At times, you’re confronted with films that pack such a hefty emotional punch that watching them often feels like going ten rounds with an iron-fisted juggernaut: Hertzfeldt’s It’s Such a Beautiful Day is one of those films. Stitched together from three previous shorts, with additional material to help it all cohere, the film is nothing short of stunning: even at just over an hour, in length, there’s nothing about the film that feels small or inconsequential. Indeed, the film becomes so raw and painful, after a point, that the animated style almost feels like a necessity: any more sense of realism, here, and the whole thing would be almost to intense to bear. It’s to Hertzfeldt’s immense credit, then, that It’s Such a Beautiful Day so expertly balances its hilarious moments with its heartrending ones: too much on either side and the film might risk becoming sappy or melodramatic.
One of the more ingenious things that Hertzfeldt does here is to co-mingle his animation with brief flashes of the “real world,” a technique that begins gradually but builds to a truly dizzying climax that completely obliterates our preconceived notions of what, exactly, constitutes an animated film. While this isn’t the first film to freely blend live-action and animation (in a way, its closest relative might be the use of live-action in The Lego Movie (2014), although Hertzfeldt’s shorts easily predate that film by several years), the use of the technique is much more subtle and powerful here. In many ways, Hertzfeldt may have come up with the perfect visual depiction of a fractured mental state, one in which live-action, animation, repetitive voice-overs, unreliable narrators, splashes of color and sudden noises combine to keep us constantly on edge and at arm’s length from our troubled protagonist.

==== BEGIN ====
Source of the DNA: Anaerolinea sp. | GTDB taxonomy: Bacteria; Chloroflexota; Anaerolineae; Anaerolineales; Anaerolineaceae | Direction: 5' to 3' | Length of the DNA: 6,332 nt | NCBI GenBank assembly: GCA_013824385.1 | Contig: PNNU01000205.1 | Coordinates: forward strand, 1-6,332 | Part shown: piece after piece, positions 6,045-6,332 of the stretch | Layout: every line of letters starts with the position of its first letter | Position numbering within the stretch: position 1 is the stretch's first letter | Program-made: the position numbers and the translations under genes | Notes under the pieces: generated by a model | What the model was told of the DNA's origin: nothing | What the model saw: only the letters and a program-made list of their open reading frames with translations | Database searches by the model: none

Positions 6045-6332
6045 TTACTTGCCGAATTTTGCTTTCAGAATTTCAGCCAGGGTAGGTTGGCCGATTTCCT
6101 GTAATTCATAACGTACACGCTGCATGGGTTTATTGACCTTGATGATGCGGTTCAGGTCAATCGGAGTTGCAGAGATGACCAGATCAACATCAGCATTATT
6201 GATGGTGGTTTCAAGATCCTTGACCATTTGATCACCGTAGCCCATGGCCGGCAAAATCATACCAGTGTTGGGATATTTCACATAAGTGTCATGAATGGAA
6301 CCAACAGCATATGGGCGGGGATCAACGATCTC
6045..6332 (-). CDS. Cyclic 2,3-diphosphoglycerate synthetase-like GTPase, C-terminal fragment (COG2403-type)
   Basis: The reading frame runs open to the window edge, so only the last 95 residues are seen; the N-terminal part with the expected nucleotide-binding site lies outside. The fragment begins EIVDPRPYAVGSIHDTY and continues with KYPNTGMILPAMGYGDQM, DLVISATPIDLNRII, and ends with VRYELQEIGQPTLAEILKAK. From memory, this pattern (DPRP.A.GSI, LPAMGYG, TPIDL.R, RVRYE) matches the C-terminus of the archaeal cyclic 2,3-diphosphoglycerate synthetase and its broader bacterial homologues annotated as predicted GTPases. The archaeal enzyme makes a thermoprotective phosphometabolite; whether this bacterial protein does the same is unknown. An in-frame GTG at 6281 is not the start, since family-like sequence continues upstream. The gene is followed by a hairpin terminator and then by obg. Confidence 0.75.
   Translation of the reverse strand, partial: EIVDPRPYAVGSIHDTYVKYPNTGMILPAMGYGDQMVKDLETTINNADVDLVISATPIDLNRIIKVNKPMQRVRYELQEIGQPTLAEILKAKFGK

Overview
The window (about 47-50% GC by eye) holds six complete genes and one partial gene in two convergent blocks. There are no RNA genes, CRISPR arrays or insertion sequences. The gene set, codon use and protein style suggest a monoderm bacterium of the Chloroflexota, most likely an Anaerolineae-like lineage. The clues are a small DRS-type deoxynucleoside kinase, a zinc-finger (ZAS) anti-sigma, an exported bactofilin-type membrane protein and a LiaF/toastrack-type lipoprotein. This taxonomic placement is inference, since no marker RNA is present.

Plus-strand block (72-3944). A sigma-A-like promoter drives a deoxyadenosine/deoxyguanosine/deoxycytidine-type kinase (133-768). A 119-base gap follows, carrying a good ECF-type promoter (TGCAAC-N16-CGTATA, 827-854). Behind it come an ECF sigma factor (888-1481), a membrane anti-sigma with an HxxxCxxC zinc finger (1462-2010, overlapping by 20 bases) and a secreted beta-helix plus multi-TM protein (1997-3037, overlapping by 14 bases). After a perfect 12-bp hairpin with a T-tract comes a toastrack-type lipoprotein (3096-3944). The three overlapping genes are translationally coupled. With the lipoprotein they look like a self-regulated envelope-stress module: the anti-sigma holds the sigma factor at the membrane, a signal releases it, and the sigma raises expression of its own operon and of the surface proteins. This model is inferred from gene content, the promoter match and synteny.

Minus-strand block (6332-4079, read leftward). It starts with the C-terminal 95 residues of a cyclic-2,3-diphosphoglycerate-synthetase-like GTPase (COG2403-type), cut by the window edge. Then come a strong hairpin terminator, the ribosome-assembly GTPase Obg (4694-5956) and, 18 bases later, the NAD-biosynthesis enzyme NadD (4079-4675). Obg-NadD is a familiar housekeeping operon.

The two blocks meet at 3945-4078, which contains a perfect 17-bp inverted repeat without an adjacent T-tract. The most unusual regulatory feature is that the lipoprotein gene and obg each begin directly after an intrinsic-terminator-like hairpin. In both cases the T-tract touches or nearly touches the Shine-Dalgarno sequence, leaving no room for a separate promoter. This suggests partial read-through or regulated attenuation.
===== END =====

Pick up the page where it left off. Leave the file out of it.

In almost every way, It’s Such a Beautiful Day is a complete tour de force for Hertzfeldt: written, directed, narrated, produced and shot by the animator, his pitch-black sense of humor and inability to sugarcoat difficult subjects covers every frame of the film like an especially rich veneer. Were it not for the involvement of Brian Hamblin (known not only for his editing of the Hertzfeldt shorts that comprise It’s Such a Beautiful Day but for effects editing on huge productions like Spider Man 3 (2007), I Am Legend (2007) and Watchmen (2009), as well), It’s Such a Beautiful Day would be a virtual one-man show. As it is, there’s a singularity of vision, here, that marks the film as a complete, unified whole, the equivalent of carving a detailed wooden totem from a single block of oak.